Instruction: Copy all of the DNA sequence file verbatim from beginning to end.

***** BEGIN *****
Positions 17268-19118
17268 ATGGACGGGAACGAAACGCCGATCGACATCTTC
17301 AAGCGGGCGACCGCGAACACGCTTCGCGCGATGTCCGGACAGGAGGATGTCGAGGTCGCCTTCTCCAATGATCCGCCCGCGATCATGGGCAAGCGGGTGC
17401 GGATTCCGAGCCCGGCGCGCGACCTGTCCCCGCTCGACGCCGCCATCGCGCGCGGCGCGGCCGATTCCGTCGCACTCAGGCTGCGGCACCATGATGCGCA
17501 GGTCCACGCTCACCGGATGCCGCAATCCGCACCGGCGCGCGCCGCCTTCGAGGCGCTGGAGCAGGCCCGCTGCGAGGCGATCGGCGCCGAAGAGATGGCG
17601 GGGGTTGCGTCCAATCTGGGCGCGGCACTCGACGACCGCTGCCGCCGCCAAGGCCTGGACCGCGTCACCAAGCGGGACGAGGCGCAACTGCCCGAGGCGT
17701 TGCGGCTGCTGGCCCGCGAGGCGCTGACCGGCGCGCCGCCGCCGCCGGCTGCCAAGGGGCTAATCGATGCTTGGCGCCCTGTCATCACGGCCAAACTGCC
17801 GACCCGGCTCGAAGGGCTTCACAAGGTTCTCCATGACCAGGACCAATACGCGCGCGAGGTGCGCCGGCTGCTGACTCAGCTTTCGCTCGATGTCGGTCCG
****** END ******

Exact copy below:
Positions 17268-19118
17268 ATGGACGGGAACGAAACGCCGATCGACATCTTC
17301 AAGCGGGCGACCGCGAACACGCTTCGCGCGATGTCCGGACAGGAGGATGTCGAGGTCGCCTTCTCCAATGATCCGCCCGCGATCATGGGCAAGCGGGTGC
17401 GGATTCCGAGCCCGGCGCGCGACCTGTCCCCGCTCGACGCCGCCATCGCGCGCGGCGCGGCCGATTCCGTCGCACTCAGGCTGCGGCACCATGATGCGCA
17501 GGTCCACGCTCACCGGATGCCGCAATCCGCACCGGCGCGCGCCGCCTTCGAGGCGCTGGAGCAGGCCCGCTGCGAGGCGATCGGCGCCGAAGAGATGGCG
17601 GGGGTTGCGTCCAATCTGGGCGCGGCACTCGACGACCGCTGCCGCCGCCAAGGCCTGGACCGCGTCACCAAGCGGGACGAGGCGCAACTGCCCGAGGCGT
17701 TGCGGCTGCTGGCCCGCGAGGCGCTGACCGGCGCGCCGCCGCCGCCGGCTGCCAAGGGGCTAATCGATGCTTGGCGCCCTGTCATCACGGCCAAACTGCC
17801 GACCCGGCTCGAAGGGCTTCACAAGGTTCTCCATGACCAGGACCAATACGCGCGCGAGGTGCGCCGGCTGCTGACTCAGCTTTCGCTCGATGTCGGTCCG